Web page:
He left the kitchen for the living room and stopped in front of the television— just a commercial for Mitchum deodorant. He shot upstairs past framed photos of his mother and father and in-laws and made straight for the master bathroom. He looked under the sink but saw no first aid kit, just rolls of toilet paper and a plunger, a case of Sue’s makeup and a box of pads, her blow dryer and a bottle of drain cleaner.
“It’s not under the sink. Where is it?” he hollered to no one.
He looked in the dresser drawers, sifting through folded socks and never-worn maternity clothes with the tags still affixed. He gave the bookshelf near the door only a passing glance as all the shelves were recently emptied. He peeked under the bed and found their cat resting in a fat gray loaf. It looked at him, disinterested, then blinked and looked away. He searched the guest bathroom and looked under the guest bed. He rifled through empty luggage and felt around the shoeboxes lining the dusty top shelf of the closet.
When he walked down stairs the game was back. He stopped. Clemson was on defense. Western Carolina snapped the ball. It was a draw play with a gain of— make that a loss of four. He hissed “yes.”
“Did you find it?” she called. Her voice registered tears.
He hustled into the kitchen. “It’s not up there,” he said.
“Well I don’t know where it is. Just take me to the ER.”
He went through the kitchen and into the laundry room where a beige clothes dryer echoed loose change tumbling against the metal cylinder. She called after him, but he ignored her and opened the door to the garage. He could see the outline of his Buick by the diffused yellow light of the plastic windows of the garage door. Rusty felt along the wall and flipped on the single bulb and stepped down. He had mowed the lawn that morning and the trapped air smelled faintly of two-stroke exhaust and fresh cut grass. Tools hung on nails above his workbench with the outlines of each drawn onto the plywood backboard. A can of WD-40 sat with its red straw nozzle next to a can of carburetor cleaner. A picture of a deep blue ’71 Chevelle cut from a hot rod magazine had been taped to the wall. A corner dangled.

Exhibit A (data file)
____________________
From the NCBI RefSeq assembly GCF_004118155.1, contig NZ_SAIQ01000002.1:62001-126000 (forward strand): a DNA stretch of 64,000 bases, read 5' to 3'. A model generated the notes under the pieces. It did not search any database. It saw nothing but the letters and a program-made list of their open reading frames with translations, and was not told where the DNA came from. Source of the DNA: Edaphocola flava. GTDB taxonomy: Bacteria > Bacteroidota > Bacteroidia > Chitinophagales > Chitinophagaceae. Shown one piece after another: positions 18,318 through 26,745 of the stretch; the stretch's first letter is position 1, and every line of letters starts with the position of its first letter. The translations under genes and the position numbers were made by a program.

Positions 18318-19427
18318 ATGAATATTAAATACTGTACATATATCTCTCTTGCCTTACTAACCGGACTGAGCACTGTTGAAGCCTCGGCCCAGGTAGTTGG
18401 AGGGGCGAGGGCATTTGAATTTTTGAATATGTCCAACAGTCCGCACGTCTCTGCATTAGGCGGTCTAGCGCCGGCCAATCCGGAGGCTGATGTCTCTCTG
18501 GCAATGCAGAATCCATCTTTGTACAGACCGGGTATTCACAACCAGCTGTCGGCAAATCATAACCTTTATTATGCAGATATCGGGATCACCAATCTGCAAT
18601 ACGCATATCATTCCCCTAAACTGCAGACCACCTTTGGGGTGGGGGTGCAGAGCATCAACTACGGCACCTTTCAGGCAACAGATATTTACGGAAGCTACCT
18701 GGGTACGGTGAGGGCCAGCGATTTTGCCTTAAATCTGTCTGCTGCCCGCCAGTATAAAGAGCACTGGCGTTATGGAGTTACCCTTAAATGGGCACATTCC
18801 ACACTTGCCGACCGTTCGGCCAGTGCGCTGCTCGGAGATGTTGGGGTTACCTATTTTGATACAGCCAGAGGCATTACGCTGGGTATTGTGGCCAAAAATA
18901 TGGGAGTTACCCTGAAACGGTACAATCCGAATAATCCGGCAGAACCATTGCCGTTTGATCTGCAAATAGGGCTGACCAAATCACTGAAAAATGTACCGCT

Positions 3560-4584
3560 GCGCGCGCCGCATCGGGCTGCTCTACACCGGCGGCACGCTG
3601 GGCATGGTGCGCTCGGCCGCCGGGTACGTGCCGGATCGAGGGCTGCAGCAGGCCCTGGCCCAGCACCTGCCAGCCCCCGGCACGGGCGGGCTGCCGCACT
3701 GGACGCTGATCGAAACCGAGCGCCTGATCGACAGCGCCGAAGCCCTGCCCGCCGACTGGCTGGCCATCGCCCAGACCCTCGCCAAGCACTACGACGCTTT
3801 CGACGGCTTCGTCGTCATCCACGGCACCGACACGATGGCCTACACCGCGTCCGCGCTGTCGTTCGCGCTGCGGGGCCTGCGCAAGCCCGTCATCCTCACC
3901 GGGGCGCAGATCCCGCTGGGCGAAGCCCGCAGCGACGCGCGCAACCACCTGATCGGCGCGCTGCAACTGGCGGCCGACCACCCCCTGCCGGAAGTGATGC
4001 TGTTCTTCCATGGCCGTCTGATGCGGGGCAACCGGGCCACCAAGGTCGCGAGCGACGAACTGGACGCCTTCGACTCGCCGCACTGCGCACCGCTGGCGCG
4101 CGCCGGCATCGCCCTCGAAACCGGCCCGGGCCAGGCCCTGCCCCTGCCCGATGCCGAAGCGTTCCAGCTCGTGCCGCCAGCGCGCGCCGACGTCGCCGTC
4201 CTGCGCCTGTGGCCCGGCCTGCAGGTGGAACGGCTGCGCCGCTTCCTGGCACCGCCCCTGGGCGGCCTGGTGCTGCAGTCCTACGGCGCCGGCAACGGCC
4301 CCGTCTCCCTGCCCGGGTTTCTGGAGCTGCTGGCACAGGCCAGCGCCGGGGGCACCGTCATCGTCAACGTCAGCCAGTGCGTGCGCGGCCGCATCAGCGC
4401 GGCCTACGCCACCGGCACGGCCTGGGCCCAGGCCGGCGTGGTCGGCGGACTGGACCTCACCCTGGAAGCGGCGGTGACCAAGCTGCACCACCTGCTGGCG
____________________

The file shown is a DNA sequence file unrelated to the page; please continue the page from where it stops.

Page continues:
He searched around the workbench and around a pair of never-ridden bicycles that hung from big yellow hooks. He looked through camping gear that still smelled of churned earth and pine moss. He opened a heavy box to find books on conception, fertility and pregnancy that Sue had tucked away out of sight, each dog-eared and cracked along their spines. He also found a smaller box of basal thermometers, rose quartz and jade fertility bracelets. He felt hollow in their presence, the snap of seeing faded pictures of something once hoped on, then forcibly forgotten. A shortening of breath filled the limpid space of his inadequacy, quickly learned in their trying for a child. He looked at the articles without moving, then folded closed the worn flaps of the box and stood and blinked it away and felt drained and spiritless.
He found the first aid kit inside a box of old winter clothes then rushed back into the kitchen. Sue remained at the sink holding her wounded pointer finger. She sniffed.
“Where was it?”
“Box of old clothes.”
“How’d it get there?”
“How the fuck do I know?” he mumbled bitterly.
She cut him with flat wide eyes. “Don’t be a jerk,” she said.
He pursed his lips and swallowed a flash of guilt. He set the box on the counter and opened it, removing a roll of gauze and tape and scissors. Then he began unrolling the gauze.
“How do you want to do this? If I let go I’ll just start bleeding again,” she said.
“As soon as you take your thumb off your finger I’m gonna start wrapping it up. It’ll probably bleed a little bit but it should be ok once I get enough of this on,” he said.
He held the gauze in both hands. “You ready?”
“I am. Are you?”
“Just let go of your finger.”
She pulled her thumb from the cut. Blood welled in the split in her finger as before, then overflowed and poured over the side and dripped into the wet sink. He placed the end of the gauze on the bottom of her finger and began wrapping the roll of white over and over until the blood seeping through the first few layers disappeared.
“I can feel it pulsing out,” she said.
“I’ll really ought to go to the ER,” she said, almost whimsically.
Rusty kept spinning the gauze around her finger.
“I’ll probably have a scar, too.”
“Maybe,” he said. He stopped for a moment and looked up at her. She bit her lower lip and fixed him with wet pained eyes. “It might not be too bad,” he said.